How Veterans and Military Spouses Can Build Careers in the Financial Industry

How Veterans and Military Spouses Can Build Careers in the Financial Industry

Note: The author is one of several expert panelists who participated in an Aug. 16 MOAA webinar available to all transitioning servicemembers, veterans, and military spouses interested in pursuing or advancing a career in the financial services industry. Register here for a recording of the event.


The financial industry is filled with fantastic career opportunities. There are many factors to consider when planning your career – your specialization, education, designations, and income, to name a few. That doesn't include some of the industry's unique challenges veterans and military spouses face.


Whether you're interested in financial planning, counseling, or portfolio management, understanding the industry is crucial for long-term success. Here are some financial industry career basics that may help your career thrive.


Roles and Specializations

The financial industry encompasses various roles and specializations. Understanding the whole playing field can help you determine the position or role you want to play.


For example, a financial planner acts as a comprehensive adviser, assessing a client's financial situation and designing strategies to achieve their objectives. They consider budgeting, retirement planning, insurance needs, and tax management. 


On the other hand, a portfolio manager is responsible for managing client's investment portfolios, making asset allocation decisions, and conducting market analysis to optimize returns while mitigating risks. In comparison, a financial counselor focuses on providing guidance and support to deal with challenges helping others develop healthy financial habits and decision-making skills. Identifying your interests and skills is essential to choose a role that aligns with your strengths.


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Designations and Qualifications

It's crucial to align your designations and skill set to the role you want. For example, if you're interested in retirement planning, is a Wealth Management Certified Professional® (WMCP®) required, or if you'll be working in financial planning, is Chartered Financial Consultant® (ChFC®) preferred?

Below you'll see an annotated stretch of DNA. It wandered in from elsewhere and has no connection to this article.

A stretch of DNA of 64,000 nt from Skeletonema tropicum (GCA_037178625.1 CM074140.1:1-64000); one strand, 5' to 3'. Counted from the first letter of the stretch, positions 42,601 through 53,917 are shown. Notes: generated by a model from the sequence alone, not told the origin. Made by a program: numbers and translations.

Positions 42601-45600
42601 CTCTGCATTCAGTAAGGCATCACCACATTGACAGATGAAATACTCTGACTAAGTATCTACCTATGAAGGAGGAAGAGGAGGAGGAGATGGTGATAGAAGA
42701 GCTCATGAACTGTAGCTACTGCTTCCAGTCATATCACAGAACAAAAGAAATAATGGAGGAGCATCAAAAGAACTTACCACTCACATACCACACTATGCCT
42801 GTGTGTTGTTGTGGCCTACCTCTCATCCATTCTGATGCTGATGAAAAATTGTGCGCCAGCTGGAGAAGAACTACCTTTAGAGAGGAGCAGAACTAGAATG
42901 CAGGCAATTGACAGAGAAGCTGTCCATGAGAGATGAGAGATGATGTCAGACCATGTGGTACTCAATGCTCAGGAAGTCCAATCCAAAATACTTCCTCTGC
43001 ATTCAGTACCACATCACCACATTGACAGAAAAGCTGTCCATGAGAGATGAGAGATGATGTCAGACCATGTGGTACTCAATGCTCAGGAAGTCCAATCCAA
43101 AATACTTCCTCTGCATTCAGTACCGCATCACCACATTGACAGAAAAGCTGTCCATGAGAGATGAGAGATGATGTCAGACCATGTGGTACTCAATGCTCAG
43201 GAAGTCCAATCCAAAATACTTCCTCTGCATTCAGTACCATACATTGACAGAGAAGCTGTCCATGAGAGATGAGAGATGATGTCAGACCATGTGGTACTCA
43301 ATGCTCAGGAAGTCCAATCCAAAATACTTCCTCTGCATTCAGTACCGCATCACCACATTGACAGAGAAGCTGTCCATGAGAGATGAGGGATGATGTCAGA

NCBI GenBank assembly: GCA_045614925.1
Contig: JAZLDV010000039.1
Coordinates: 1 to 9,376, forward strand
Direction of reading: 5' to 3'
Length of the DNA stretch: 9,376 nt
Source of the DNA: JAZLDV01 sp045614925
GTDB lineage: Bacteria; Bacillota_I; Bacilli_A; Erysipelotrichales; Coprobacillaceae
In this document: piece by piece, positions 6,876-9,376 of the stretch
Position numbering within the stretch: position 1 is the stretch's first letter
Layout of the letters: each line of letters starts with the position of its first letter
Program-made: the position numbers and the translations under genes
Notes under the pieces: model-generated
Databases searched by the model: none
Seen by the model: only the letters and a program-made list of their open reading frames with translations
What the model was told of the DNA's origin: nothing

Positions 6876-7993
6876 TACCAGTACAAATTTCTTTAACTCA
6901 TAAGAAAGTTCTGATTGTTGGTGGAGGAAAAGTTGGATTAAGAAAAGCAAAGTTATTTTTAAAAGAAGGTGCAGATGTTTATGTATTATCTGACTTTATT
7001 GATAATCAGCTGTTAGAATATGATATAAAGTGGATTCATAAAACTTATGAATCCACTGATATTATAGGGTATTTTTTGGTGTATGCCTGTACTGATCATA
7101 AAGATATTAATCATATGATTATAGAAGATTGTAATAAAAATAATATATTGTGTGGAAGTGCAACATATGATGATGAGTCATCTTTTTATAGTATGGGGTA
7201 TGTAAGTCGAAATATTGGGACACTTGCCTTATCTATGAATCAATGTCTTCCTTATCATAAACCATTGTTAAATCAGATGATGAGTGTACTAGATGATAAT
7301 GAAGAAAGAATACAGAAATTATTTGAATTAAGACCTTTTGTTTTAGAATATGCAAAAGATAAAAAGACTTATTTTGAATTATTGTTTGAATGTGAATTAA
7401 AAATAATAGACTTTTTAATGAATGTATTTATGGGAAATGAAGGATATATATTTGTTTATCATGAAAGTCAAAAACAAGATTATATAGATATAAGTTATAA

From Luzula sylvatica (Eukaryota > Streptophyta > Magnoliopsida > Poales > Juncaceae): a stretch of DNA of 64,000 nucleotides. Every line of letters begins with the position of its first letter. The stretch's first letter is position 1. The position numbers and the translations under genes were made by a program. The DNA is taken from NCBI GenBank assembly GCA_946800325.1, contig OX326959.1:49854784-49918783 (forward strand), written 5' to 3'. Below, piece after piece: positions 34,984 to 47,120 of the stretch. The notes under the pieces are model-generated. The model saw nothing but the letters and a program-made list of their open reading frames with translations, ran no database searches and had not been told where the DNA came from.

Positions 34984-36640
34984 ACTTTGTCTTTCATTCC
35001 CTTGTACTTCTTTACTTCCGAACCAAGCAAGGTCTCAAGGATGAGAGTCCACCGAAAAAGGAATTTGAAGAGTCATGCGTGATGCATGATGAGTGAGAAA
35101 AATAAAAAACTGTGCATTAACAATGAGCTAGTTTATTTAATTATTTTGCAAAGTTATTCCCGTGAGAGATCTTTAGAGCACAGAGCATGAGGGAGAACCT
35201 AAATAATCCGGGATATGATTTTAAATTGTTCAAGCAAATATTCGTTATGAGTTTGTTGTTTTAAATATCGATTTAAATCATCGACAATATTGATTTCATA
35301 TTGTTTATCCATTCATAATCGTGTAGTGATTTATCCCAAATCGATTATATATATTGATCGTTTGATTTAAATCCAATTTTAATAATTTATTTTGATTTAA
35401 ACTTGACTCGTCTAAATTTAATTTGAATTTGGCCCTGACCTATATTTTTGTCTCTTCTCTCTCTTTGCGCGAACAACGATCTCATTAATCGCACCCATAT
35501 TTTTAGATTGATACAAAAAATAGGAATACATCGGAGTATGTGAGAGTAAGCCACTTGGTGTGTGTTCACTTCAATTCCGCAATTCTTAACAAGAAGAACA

Also, do you have the skills to perform in your desired role? Strong analytical and quantitative skills can be helpful for financial analysis, risk assessment, and decision-making. At the same time, effective communication skills are vital for building trusted relationships with financial counseling clients.


Since 1927, The American College of Financial Services has helped more than 200,000 financial services professionals accelerate their career through a professional certification or advanced degree. The college offers real-time, practical knowledge, and a proven approach to education in financial planning, retirement coaching, insurance, philanthropic giving, and more.


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Networking and Professional Relationships

Networking is invaluable in the financial industry. Attending industry events, joining professional organizations, and participating in online communities can connect you with industry experts and mentors who can guide and support you as you navigate your career path. Signing up for The American College Center for Military and Veterans Affairs Center SITREP is a great way to get support and stay connected with the community.


Continuing Education and Professional Certifications

Continued learning is essential in the ever-evolving financial industry. It’s important to stay up-to-date with industry trends, regulations, and emerging technologies. To stay competitive, consider pursuing advanced degrees like a master’s, or specialized certifications such as Chartered Financial Analyst (CFA) or Certified Financial Planner (CFP). These credentials demonstrate expertise and dedication to the field, opening doors to advanced career opportunities.


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Military Life Adaptability

Maintaining employment long enough to build a client base is a significant challenge for military spouses, servicemembers, and veterans. Adaptability is key to building a career around military life. This can include things like entrepreneurship, condensed work hours, and remote-based employment. 


In conclusion, a career in the financial industry offers diverse opportunities for individuals passionate about finances. You can build a successful career in the financial industry by understanding the various roles, acquiring the necessary skills and qualifications, and staying updated with industry trends. 


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About the Author

Lacey Langford, AFC®
Lacey Langford, AFC®

Lacey Langford is a financial coach, veteran, military spouse, and entrepreneur who changes people’s mindset from being fearful of money to having control and confidence with it.